"The farther you get away from a charity created on a specific day ... the harder it is for charities to create funds as a result of an event,” Heroic Choices chair William Beatty said in a February 2007 interview. It is unclear whether or not Heroic Choices is still in operation, although the phone number previously listed to the organization is now no longer in service.

    Lisa Beamer, who was once on the board of Heroic Choices, along with her publicist, Tina Jacobson, declined to talk to msnbc.com. Beamer has made very few, if any, public speeches or appearances since 2007.

    Some accused her of profiting from the death of her husband in the terrorist attacks with the publication of her book and frequent media appearances. She was also criticized for applying for a trademark for the phrase “Let’s Roll.” The Todd M. Beamer Foundation successfully attained a trademark for the term and has since licensed it to Wal-Mart, the Florida State Football team and others.

  • Bob Beckwith (NYC fireman embraced by President Bush)

    Paul Richards  /  AFP

    THEN
    As Ground Zero still smoldered just days after the 9/11 attacks, President George W. Bush stood with a bullhorn in one hand and his arm around retired New York City Fire Department firefighter Bob Beckwith – instantly making Beckwith an iconic image of the nation’s strength and resilience in the wake of the attacks.

    Beckwith, 69 at the time, was inspired to help in the rescue efforts at Ground Zero after he learned that one of his former colleague’s sons was among the hundreds of missing firefighters. A few days after the attacks, Beckwith went down to the footprint of the towers and convinced authorities at the heavily guarded perimeter of the site to let him pass. They did, and he began working to find survivors.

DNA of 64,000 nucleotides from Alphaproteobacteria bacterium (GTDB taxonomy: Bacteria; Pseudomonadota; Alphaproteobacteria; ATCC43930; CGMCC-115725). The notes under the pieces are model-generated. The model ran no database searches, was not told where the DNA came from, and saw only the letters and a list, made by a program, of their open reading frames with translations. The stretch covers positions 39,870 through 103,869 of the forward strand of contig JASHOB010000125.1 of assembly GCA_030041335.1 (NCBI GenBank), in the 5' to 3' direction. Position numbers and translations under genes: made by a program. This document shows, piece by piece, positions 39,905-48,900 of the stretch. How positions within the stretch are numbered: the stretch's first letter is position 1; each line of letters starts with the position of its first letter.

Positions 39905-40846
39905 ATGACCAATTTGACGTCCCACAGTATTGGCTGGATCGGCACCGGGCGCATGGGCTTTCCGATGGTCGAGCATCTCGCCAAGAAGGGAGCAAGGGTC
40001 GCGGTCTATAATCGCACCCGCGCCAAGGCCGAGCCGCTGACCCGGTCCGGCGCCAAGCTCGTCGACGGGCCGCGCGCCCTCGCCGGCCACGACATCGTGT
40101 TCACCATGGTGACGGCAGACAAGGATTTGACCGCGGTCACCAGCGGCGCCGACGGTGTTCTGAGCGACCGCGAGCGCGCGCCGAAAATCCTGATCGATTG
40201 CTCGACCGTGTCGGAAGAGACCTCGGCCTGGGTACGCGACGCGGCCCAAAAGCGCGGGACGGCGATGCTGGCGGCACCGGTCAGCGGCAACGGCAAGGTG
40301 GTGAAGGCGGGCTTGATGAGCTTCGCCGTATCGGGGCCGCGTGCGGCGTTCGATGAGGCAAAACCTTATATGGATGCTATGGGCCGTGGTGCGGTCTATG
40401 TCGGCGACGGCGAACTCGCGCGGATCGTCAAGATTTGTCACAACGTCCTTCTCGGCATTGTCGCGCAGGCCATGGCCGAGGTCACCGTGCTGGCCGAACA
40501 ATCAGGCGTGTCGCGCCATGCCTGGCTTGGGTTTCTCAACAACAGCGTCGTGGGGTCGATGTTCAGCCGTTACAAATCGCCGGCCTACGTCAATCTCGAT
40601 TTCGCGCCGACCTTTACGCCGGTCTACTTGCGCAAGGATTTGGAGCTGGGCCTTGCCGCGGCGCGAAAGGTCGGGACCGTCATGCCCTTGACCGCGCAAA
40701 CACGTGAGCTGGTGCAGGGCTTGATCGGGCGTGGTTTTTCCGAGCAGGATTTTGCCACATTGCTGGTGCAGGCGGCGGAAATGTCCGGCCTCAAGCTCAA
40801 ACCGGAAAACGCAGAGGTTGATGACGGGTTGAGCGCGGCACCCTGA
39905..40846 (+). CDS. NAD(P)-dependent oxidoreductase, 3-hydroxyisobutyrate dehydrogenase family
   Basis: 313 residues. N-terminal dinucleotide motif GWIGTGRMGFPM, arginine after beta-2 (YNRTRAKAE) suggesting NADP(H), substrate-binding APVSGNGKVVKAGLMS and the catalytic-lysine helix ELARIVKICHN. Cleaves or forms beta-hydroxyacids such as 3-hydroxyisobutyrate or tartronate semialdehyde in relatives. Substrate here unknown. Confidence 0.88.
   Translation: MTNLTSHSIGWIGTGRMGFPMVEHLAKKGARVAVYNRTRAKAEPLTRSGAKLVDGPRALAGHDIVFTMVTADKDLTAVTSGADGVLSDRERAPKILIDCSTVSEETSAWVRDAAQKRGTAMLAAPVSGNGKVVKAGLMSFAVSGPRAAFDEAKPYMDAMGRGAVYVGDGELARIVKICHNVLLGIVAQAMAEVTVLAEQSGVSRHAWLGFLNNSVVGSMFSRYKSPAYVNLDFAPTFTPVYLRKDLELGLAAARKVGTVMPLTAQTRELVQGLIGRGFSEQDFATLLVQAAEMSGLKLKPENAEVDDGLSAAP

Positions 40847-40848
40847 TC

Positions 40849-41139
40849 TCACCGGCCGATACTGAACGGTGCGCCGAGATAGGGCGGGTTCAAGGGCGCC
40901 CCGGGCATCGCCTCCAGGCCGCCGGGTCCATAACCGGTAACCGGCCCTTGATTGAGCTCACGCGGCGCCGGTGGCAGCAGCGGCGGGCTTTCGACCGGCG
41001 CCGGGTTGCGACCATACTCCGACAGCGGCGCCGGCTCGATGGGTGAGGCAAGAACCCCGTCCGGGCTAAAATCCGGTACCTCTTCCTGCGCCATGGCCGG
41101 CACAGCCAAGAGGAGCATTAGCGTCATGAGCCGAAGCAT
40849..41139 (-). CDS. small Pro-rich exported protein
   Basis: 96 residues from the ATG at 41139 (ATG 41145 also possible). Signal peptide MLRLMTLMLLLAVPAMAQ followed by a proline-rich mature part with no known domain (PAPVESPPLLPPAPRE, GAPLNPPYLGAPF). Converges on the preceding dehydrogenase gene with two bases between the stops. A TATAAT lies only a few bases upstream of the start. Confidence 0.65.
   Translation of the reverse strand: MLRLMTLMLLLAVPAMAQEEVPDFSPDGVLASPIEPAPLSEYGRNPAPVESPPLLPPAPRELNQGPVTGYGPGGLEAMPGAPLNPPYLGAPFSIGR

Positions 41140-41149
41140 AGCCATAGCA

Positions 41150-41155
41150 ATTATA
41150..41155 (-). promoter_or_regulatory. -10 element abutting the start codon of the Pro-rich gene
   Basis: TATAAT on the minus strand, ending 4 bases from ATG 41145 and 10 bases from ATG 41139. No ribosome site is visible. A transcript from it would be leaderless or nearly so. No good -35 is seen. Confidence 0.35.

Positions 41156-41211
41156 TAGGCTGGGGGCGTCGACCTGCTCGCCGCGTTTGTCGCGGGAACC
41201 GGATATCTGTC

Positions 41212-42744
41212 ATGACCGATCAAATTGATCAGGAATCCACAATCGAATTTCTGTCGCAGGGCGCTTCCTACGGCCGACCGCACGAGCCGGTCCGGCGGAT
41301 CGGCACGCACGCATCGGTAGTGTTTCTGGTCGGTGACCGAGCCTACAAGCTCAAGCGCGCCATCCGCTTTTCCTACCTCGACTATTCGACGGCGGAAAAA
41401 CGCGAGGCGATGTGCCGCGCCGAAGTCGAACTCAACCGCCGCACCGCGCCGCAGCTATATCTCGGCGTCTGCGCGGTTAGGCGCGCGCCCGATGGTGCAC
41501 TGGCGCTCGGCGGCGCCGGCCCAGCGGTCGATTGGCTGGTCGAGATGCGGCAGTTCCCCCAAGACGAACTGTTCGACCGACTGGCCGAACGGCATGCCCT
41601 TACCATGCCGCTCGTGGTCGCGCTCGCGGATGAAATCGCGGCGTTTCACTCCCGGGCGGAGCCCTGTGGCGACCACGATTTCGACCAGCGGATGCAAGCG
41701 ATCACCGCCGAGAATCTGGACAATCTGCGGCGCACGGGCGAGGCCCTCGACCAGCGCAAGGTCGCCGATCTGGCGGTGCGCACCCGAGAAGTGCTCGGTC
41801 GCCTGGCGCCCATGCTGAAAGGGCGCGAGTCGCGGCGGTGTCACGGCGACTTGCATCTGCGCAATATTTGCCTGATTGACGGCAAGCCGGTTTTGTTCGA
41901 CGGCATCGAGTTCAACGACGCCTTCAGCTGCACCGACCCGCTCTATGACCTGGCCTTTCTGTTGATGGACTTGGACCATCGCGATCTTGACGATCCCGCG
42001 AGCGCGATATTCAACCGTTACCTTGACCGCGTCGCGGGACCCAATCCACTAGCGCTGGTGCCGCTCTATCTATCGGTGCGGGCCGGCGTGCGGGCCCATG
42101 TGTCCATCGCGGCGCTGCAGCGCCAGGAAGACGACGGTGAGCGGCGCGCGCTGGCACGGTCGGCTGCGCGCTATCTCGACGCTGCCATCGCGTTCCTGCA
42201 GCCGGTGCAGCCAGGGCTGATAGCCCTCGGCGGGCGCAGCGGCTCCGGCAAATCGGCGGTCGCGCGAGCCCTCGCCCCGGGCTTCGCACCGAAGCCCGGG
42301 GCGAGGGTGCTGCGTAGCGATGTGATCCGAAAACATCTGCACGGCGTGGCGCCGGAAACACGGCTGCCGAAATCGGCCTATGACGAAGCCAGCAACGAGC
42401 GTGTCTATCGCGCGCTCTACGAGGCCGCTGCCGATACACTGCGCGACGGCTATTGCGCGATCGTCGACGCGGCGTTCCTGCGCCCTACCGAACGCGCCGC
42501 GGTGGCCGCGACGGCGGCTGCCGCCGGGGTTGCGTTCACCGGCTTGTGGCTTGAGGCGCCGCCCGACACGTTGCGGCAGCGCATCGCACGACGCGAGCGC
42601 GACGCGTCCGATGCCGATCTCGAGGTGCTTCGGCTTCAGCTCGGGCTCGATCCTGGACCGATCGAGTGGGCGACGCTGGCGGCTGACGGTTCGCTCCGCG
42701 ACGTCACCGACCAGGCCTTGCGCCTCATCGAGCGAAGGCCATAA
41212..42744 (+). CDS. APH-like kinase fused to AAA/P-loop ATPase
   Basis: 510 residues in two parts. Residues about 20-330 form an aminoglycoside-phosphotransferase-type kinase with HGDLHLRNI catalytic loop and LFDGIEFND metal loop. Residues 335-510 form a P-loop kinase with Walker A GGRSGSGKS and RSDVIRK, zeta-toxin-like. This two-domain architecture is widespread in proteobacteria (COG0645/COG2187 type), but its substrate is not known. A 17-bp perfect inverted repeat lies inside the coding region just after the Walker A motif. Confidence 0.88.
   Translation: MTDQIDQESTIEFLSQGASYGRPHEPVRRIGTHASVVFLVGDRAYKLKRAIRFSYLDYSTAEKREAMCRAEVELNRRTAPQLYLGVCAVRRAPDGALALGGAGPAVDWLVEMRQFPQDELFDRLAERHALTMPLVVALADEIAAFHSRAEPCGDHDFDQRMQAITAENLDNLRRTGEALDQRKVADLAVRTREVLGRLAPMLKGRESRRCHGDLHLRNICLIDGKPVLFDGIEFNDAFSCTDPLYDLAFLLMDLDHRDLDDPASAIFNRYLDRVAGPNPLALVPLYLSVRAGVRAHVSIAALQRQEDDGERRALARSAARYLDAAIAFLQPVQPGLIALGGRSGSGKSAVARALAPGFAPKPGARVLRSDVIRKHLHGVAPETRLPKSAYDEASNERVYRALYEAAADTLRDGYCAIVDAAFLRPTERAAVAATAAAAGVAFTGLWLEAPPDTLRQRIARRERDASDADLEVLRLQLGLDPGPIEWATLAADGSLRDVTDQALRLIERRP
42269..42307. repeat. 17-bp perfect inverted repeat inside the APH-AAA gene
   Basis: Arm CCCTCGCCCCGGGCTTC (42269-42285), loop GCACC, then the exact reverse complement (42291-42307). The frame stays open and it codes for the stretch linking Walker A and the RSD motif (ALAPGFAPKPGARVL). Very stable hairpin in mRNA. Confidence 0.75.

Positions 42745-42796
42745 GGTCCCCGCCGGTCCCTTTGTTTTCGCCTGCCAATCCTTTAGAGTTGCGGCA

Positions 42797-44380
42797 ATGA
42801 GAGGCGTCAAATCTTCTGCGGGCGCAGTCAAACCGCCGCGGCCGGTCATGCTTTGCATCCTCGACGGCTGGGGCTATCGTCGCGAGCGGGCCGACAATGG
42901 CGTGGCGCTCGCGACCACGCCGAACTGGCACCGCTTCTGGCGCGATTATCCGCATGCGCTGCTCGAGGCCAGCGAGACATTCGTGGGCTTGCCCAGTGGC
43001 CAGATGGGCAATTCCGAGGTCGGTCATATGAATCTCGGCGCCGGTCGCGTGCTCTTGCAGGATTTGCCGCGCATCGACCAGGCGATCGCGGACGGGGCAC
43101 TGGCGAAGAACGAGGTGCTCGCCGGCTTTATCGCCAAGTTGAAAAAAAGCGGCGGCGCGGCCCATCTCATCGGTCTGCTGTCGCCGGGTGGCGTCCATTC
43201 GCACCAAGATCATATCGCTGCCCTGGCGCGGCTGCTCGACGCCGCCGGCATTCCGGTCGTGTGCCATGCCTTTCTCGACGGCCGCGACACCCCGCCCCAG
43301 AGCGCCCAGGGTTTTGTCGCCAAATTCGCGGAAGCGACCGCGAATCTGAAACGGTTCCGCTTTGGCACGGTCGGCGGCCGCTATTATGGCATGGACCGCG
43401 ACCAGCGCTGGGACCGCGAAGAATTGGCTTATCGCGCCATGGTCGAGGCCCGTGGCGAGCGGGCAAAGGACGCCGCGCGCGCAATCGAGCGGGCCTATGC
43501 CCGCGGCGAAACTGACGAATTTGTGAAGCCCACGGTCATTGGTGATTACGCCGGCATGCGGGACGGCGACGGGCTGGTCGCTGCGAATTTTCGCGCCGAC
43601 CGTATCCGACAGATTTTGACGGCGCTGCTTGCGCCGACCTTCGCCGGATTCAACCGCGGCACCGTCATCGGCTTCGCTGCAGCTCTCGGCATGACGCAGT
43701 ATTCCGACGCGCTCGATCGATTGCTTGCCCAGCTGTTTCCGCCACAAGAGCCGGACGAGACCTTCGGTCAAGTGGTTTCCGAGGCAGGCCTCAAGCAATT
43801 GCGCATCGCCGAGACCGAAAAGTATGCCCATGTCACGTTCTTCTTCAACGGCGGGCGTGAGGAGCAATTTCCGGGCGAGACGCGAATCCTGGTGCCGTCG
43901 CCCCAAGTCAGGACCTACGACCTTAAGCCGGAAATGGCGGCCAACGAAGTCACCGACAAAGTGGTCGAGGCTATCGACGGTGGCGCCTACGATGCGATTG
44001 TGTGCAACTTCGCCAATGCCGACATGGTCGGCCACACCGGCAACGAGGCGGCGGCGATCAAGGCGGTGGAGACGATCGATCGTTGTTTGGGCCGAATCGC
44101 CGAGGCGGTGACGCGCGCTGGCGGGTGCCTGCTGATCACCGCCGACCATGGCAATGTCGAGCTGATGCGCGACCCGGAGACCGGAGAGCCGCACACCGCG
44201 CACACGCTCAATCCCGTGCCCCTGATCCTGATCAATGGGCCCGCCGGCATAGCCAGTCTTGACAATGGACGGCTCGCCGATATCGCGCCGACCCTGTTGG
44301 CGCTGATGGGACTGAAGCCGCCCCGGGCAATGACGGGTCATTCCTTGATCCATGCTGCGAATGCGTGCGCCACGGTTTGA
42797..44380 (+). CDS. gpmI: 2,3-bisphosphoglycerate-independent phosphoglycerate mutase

Then a Secret Service agent asked Beckwith to jump up on a partially buried fire truck to make sure it was safe, Beckwith told msnbc.com in a recent interview. Bush also climbed up on the site. “You OK, Mr. President?” Beckwith asked as he began to climb off the rig. Bush turned around and responded, “Where do you think you’re going? You’re staying right here.”

    The crowd began chanting “U.S.A., U.S.A.” As the cheers died down, Bush started speaking. Someone from the crowd yelled that they couldn’t hear the president. Bush, with his arm still draped around Beckwith, shouted into his bullhorn, "I can hear you, the rest of the world hears you, and the people who knocked these buildings down will hear all of us soon.”

    The president’s words were met with whooping and hollering from the crowd.

    NOW
    Beckwith, now 78, retired from FDNY’s Ladder 164 firehouse in Queens in 1994 after 29 years of service and now speaks and raises money for New York Firefighters Burn Center Foundation – a non-profit dedicated to advancing burn care, research and prevention. He has six kids, who are all grown up now, and lives with his wife in Baldwin, Long Island, where he’s been for the last 53 years.